News Flash: Lois’s winner is Anita!
Edith/Maddie here, winding down a full August with our penultimate guest for the month.
Lois Winston and I have been fellow members of the Guppies for a long time, and I’ve been her guest more than once over on her blog, Killer Crafts and Crafty Killers. I’m happy to return the favor today. Her new book, Guilty as Framed, the 11th in the series, will be out next week and she’s giving away an ARC to one lucky commenter!
When an elderly man shows up at the home of reluctant amateur sleuth Anastasia Pollack, she’s drawn into the unsolved mystery of the greatest art heist in history.
Boston mob boss Cormac Murphy has recently been released from prison. He doesn’t believe Anastasia’s assertion that the man he’s looking for doesn’t live at her address and attempts to muscle his way into her home. His efforts are thwarted by Anastasia’s fiancé Zack Barnes. A week later, a stolen SUV containing a dead body appears in Anastasia’s driveway. Anastasia believes Murphy is sending her a message. It’s only the first in a series of alarming incidents, including a mugging, a break-in, another murder, and the discovery of a cache of jewelry and an etching from the largest museum burglary in history.
But will Anastasia solve the mystery behind these shocking events before she falls victim to a couple of desperate thugs who will stop at nothing to get what they want?
Journaling Through Fiction
For my birthday one year, my best friend gave me a diary. Every night before going to bed, I’d jot down my most private thoughts, many of which centered on life in an extremely dysfunctional family. Writing became my catharsis.
One day I discovered my mother had been reading my diary. In hindsight, her invasion of my privacy should have come as no shock. Knowing how I’d set her off if I confronted her, I continued to write, but out of spite, filled the pages with pure fiction. Of course, being fifteen years old, I didn’t exactly think things through. Suffice to say, the episode ended my brief stint as a modern-day female Samuel Pepys.
This adolescent experience is probably why I’ve never kept a journal as an adult, which makes me somewhat of an outlier in the world of writers. However, it hasn’t prevented me from capturing my thoughts and feelings on paper. As authors, we’re told to “write what you know.” That’s why my Anastasia Pollack Crafting Mystery Series features a protagonist who’s the crafts editor at a woman’s magazine. I spent many years as a designer and editor in the consumer crafts industry, working for magazines, book publishers, and manufacturers.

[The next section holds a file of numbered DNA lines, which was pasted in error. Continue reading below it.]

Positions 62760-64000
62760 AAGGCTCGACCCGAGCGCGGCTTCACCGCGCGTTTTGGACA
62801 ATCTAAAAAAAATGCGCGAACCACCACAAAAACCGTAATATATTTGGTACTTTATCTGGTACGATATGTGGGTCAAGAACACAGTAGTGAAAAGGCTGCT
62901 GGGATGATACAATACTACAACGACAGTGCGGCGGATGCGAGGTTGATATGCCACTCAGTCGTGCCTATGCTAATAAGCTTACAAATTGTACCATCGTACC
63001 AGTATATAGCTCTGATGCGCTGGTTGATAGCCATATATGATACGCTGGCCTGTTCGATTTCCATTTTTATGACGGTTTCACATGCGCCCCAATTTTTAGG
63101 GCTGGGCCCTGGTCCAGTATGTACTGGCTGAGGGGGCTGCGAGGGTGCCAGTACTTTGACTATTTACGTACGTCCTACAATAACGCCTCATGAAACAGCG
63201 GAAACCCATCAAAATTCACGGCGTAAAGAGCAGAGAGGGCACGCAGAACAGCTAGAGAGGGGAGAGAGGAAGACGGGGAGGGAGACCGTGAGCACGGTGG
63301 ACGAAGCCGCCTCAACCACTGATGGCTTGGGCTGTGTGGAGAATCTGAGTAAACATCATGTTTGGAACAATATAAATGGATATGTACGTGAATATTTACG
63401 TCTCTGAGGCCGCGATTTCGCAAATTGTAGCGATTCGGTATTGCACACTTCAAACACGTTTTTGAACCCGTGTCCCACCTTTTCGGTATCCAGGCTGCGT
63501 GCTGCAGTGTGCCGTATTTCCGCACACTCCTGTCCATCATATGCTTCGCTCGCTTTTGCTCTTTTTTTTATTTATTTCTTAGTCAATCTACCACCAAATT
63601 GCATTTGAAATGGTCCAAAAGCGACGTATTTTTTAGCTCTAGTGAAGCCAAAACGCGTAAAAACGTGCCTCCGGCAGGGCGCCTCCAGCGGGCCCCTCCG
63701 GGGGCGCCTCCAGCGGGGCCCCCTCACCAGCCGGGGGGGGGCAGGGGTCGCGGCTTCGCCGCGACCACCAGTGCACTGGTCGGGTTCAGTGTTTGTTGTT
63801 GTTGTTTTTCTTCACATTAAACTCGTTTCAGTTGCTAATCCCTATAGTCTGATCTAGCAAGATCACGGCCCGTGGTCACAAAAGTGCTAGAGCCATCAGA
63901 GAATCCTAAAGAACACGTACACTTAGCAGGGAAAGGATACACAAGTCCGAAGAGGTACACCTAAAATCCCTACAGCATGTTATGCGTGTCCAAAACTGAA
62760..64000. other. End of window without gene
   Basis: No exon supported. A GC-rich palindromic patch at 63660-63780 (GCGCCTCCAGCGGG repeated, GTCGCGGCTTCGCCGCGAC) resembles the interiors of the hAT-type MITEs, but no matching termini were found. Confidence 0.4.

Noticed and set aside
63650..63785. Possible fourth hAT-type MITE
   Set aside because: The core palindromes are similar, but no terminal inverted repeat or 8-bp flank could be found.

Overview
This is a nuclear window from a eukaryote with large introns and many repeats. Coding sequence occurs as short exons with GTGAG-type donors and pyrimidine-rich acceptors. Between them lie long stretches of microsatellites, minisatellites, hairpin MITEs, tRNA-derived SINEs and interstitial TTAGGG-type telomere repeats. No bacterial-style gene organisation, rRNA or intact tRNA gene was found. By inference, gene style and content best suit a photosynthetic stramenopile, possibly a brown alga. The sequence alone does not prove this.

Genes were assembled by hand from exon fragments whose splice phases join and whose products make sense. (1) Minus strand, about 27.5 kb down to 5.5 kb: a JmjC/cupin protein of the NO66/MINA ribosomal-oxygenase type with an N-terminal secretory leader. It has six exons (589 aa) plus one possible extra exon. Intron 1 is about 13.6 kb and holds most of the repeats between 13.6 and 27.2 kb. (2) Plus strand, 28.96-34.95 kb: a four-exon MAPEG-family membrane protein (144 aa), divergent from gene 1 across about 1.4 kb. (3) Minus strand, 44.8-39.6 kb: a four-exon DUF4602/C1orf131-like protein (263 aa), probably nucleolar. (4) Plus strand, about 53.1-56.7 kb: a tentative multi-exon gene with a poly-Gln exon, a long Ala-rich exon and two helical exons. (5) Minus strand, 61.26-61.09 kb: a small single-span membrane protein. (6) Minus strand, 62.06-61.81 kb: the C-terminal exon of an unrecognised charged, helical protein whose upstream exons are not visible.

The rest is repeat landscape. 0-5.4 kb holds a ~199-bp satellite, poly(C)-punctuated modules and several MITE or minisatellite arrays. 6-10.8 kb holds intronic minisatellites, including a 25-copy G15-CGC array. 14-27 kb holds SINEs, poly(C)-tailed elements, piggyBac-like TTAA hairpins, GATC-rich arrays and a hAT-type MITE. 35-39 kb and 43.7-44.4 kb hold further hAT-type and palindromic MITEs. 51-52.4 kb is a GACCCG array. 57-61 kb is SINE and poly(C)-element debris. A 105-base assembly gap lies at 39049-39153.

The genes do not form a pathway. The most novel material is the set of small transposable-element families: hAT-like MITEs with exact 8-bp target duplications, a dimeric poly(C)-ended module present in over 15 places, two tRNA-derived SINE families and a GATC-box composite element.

In all my books, no matter the genre, my stories incorporate family—some good, some far from good. These make their way into both my characters and some of the situations they create or find themselves in. Many are based on interactions and observations from my own life.
However, most of my characters are an amalgam of various people I’ve known, incorporating traits, experiences, and outlooks. However, Anastasia’s communist mother-in-law Lucille Pollack, is based more than loosely on my own communist mother-in-law. Lucille is the driving force for conflict within the walls of Anastasia’s home, just as my own mother-in-law was a driving force for conflict in our family. The big difference? Because I write humorous cozy mysteries, Lucille and her fellow octogenarian revolutionaries are also a source of comic relief amidst the murder and mayhem I create for Anastasia.
Lucille is the character many of my readers love to hate, even as they chuckle at her over-the-top antics. But she’s also a woman consumed by her own self-righteousness, which often takes precedence over common sense. There are now eleven books in the series. Lucille plays a major role in some, a minor role in others, but always in ways that impact both the plot and/or the other characters. In Guilty as Framed, the latest book in the series (currently available for pre-order) Lucille’s brief appearances have a huge impact on her and those around her.
Writing as catharsis…it doesn’t matter how you do it. Whether as journaling or in fiction, it can provide the same emotional relief.
Readers: do you journal? If you’re a writer, do you incorporate the people who have impacted your life in one way or another into the characters you create in your novels? I’ll send an ARC of Guilty as Framed (US only) to one commenter.
USA Today and Amazon bestselling and award-winning author Lois Winston writes mystery, romance, romantic suspense, chick lit, women’s fiction, children’s chapter books, and nonfiction under her own name and her Emma Carlyle pen name. Kirkus Reviews dubbed her critically acclaimed Anastasia Pollack Crafting Mystery series, “North Jersey’s more mature answer to Stephanie Plum.” In addition, Lois is a former literary agent and an award-winning craft and needlework designer who often draws much of her source material for both her characters and plots from her experiences in the crafts industry. Learn more about Lois and her books at her website www.loiswinston.com where you can also sign up for her newsletter and follow her on various social media sites.